Just who exactly is the first character we meet in William Andrew Jones’ engaging, provocatively titled comedy Satan and God? The audience learns rather quickly that this expensively dressed man (played by Zach Wegner) is a head honcho in the movie business: specifically, “executive in charge of production”. His current production is a very big, very expensive ($200 million) movie named War III, based upon a video game and guaranteed to make a huge profit, complete with sequels and merchandise deals. This character is grandiose, excessively vain, and– to overly simplify things– is just not a very nice person. An example: He thinks nothing of firing people on the spot., even the most economically vulnerable ones. Although the word “Satan” is never used in the entire play, it becomes pretty obvious which of the two characters this L.A. hotshot is. Shortly afterward, we meet the play’s second character (played by Jonathan Wong Frye), a self-proclaimed environmentalist who is much more humbly dressed, with a contagiously calming and nonthreatening (Dare we say, “Godly”?) aura. He has been waiting three days to meet the shallowly charismatic executive, in hopes of talking him out of his diabolic plans to destroy 15 square miles of unblemished forest in Manitoba solely to use in a scene for his movie. At the center of this divine environmentalist’s plea is the fear of extinction of one endangered species of bird, the Great Crested Starling.
But wait… Couldn’t God simply create new starlings? Couldn’t He destroy the devil’s plan “With One Look” or a pointing of His finger? As explained in the Jones’ play, God has given up most of His supernatural powers in an effort to be more human. And while He does indeed unleash some of his plagues (water turning into blood, painful boils on Satan’s butt…) and even threaten some new ones, He prefers to convince Satan “do the right thing” first. What emerges is a showdown between the two, each explaining their agendas. The plagues may be from Biblical times, but apparently, both the devil and the Almighty face some very new challenges in the digital age. Satan finds modern people a little too willing to sell their souls, and God finds it harder and harder to have people do the right thing with “free will” running amok. Who exactly has more control? By the end of Act 1, the play’s titular pair actually discover, reluctantly, they have more in common than they realized, starting with mutual loneliness. Jones’ well-choreographed war dance between the two men turns into a dance of a very different kind, complete with… singing! If you can guess by now what happens in Act 2, more power to you: This reviewer for one was caught completely off guard. When Satan declares, “Oh, God!” in the comedic equivalent of a jump scare, he took the words right out of my mouth.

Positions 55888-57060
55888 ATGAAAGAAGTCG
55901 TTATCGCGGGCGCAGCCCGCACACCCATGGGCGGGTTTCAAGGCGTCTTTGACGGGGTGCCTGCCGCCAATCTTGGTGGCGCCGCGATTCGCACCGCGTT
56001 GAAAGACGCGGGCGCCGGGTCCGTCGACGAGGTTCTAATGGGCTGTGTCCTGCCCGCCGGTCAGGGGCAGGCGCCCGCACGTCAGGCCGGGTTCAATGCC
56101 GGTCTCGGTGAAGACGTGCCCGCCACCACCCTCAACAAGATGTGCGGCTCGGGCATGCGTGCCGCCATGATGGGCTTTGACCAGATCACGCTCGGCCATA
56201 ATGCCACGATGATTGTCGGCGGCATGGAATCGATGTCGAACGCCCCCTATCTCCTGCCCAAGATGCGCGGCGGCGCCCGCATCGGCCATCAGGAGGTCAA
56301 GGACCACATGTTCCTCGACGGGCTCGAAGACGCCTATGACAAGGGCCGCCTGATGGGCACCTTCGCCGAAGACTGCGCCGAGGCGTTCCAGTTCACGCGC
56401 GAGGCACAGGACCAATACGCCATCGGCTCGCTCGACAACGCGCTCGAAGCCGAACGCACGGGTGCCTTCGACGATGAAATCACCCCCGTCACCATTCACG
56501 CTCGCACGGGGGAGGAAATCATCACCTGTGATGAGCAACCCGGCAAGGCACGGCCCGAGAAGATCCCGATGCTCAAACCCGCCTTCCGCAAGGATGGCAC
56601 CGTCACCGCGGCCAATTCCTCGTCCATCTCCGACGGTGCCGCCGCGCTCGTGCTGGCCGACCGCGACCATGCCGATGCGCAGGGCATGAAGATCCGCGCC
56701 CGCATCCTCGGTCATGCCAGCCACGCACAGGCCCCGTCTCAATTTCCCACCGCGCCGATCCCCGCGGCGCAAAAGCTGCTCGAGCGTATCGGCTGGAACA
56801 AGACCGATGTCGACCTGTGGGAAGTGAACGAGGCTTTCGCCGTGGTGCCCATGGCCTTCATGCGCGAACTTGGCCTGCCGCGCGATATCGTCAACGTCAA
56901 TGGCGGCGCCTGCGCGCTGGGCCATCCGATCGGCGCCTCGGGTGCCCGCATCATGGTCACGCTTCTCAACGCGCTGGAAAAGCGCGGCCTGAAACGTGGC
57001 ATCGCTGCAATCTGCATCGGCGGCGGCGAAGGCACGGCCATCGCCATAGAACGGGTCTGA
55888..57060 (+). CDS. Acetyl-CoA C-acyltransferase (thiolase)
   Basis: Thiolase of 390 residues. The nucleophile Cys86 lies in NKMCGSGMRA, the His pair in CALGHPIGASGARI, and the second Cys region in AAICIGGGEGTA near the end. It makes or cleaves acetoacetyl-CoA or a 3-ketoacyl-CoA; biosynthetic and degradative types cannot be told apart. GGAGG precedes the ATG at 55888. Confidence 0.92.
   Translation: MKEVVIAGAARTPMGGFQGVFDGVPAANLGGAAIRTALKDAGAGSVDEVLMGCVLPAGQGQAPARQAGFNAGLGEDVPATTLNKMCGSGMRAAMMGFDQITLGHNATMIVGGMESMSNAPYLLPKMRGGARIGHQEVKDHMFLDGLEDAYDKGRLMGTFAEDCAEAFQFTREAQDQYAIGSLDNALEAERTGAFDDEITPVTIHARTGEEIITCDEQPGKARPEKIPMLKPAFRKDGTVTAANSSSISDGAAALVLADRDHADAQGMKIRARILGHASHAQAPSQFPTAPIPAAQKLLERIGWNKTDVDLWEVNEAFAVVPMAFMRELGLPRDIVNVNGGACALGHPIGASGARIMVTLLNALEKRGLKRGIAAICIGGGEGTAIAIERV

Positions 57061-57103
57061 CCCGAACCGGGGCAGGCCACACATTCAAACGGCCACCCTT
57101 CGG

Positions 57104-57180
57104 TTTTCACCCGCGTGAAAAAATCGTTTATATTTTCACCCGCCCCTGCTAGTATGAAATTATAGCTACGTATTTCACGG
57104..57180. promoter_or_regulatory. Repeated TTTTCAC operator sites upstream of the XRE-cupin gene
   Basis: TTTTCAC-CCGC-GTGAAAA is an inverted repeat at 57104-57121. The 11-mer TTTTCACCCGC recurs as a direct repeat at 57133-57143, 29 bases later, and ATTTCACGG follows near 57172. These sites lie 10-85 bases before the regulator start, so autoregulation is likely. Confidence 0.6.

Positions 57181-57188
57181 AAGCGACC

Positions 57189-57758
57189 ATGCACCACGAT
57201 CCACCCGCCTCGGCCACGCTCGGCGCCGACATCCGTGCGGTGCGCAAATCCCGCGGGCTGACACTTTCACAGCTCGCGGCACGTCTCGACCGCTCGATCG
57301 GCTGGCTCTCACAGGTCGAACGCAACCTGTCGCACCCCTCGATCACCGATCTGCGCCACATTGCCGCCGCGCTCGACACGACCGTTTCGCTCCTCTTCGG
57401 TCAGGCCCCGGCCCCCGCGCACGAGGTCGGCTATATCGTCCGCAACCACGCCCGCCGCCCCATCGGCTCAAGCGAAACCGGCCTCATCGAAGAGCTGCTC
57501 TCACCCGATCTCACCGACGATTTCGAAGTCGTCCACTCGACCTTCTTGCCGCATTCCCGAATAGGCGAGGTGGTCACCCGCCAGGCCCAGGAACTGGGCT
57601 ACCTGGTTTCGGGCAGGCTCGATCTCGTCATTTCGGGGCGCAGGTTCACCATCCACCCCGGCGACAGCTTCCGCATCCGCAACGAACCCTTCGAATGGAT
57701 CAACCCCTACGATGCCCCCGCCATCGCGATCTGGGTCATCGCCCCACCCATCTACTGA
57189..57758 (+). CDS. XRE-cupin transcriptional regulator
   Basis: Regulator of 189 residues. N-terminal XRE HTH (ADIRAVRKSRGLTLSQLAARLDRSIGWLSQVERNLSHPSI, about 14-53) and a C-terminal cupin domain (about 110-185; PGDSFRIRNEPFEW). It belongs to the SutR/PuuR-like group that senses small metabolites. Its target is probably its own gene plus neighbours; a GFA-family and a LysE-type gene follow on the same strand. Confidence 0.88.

Thanks to William Andrew Jones’ script, Satan and God provokes many, many serious discussions about religion, exploring millennia-old theories through a 2022 lens. Satan tells God at one point: “My being evil is nothing more than an extension of you being so unrelentingly good!” There’s also more than just a perfunctory service given to the issue of conservation of endangered species. Heavy subject matter aside, Satan and God IS indeed a comedy, with much of the smart and occasionally campy humor coming from the script and the idiosyncratic dynamic between the two actors. Act 2 features even more of that humor, as well as a truly provocative new revelation: In the first Act, the audience was led to believe that toxic capitalism, or even the phenomenon of making artless movies for profit alone (Gasp!) may be the real evil in Satan’s big Hollywood adventure. In Act 2, Satan admits an even more subtle method to his madness running underneath. It’s an agenda that’s more complicated, more invasive, and ultimately more destructive for humanity in the present as well as the future… What will ultimately be the outcome of this meeting between Lucifer and the Lord?
The performances by the two actors are excellent. In the flashier role, Wegner as Satan gets most of the play’s funniest lines– and thoroughly enjoys delivering each and every one of them as he revels in his character’s unrepentant cruelty. As God, Frye epitomizes the kind of gentle soul who can diffuse even the tensest situations with his almost narcotic persona, yet who’s not afraid to flash his eyes and fight back when pushed to the limits. As a theatrical experience, Satan and God is both devilishly funny and divinely provocative.
The World Premiere of Satan and God, written and directed by William Andrew Jones, takes place at Theatre Row/Studio Theatre, 410 West 42nd Street (btw 9th & 10th Ave), NYC. Subways: A/C/E to 42nd Street through April 24. Performances are Thursday, Friday, Saturday at 8pm, and Sunday’s at 3pm and 8pm. Tickets are $30 (+ $2.50 Restoration Fee) and may be purchased at www.theatrerow.org, or by calling 212 714-2442, or at the Theatre Row Box Office two hours before curtain. Running time: 90 minutes.
(Photos by Michael Cole.)